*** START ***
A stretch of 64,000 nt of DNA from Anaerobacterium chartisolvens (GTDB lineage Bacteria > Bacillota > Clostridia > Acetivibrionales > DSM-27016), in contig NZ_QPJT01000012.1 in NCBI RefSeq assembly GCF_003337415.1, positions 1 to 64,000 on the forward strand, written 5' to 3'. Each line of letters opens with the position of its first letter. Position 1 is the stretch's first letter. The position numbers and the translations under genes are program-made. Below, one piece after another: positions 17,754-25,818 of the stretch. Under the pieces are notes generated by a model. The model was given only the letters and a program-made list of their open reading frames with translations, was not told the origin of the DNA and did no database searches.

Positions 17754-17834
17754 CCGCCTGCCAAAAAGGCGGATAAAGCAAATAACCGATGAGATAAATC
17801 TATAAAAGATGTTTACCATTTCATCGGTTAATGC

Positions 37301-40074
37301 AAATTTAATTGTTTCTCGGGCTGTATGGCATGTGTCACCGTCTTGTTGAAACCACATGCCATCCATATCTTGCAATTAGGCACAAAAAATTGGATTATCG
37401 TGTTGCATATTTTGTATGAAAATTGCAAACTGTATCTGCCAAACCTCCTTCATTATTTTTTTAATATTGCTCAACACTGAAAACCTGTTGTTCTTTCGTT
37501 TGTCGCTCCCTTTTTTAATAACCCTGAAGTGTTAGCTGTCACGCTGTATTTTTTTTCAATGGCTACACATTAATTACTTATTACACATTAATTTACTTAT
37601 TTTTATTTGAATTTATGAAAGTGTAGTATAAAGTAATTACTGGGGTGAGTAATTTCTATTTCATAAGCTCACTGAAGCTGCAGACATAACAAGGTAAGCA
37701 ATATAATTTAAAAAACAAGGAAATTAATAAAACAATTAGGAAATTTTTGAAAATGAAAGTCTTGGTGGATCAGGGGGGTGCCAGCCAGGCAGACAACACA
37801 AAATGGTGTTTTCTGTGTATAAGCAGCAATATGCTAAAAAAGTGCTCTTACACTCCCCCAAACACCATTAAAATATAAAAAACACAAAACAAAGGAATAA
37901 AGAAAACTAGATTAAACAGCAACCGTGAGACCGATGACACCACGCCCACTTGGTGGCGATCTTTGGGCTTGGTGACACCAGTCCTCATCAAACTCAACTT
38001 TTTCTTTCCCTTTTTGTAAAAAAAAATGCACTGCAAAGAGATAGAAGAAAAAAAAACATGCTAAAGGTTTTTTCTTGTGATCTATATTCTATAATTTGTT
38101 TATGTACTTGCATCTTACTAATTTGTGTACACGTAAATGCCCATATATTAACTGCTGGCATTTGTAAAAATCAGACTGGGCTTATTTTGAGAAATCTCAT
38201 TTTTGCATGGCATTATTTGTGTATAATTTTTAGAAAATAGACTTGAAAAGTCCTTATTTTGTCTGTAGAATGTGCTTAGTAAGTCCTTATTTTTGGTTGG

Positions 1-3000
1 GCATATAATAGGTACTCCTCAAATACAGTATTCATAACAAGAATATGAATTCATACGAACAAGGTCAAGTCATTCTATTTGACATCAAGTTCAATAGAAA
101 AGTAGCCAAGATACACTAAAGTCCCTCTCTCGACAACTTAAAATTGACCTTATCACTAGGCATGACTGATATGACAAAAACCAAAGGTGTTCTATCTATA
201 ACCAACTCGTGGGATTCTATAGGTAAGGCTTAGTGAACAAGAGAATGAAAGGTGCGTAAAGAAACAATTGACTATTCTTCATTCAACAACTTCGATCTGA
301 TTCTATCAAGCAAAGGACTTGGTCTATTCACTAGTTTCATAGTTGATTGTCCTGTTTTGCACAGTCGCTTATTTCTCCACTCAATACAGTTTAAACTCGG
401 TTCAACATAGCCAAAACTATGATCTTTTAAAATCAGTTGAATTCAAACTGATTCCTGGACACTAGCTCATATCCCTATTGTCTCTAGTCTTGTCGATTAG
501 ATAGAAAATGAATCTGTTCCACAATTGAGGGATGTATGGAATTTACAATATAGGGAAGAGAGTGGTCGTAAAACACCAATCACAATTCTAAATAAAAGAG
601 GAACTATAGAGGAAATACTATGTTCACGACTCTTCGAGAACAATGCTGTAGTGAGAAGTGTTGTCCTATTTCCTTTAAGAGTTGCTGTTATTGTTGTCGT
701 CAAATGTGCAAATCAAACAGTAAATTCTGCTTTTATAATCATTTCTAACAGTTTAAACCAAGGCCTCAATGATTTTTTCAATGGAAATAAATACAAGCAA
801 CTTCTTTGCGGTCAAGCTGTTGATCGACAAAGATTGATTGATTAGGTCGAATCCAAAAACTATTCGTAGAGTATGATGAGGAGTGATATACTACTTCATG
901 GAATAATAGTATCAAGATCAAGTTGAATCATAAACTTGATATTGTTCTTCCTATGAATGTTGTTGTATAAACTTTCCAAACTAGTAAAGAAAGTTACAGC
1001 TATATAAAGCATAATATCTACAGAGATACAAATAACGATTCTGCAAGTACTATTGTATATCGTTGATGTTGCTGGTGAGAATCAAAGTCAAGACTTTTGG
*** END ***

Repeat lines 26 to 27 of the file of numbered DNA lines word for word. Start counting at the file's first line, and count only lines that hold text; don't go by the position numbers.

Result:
901 GAATAATAGTATCAAGATCAAGTTGAATCATAAACTTGATATTGTTCTTCCTATGAATGTTGTTGTATAAACTTTCCAAACTAGTAAAGAAAGTTACAGC
1001 TATATAAAGCATAATATCTACAGAGATACAAATAACGATTCTGCAAGTACTATTGTATATCGTTGATGTTGCTGGTGAGAATCAAAGTCAAGACTTTTGG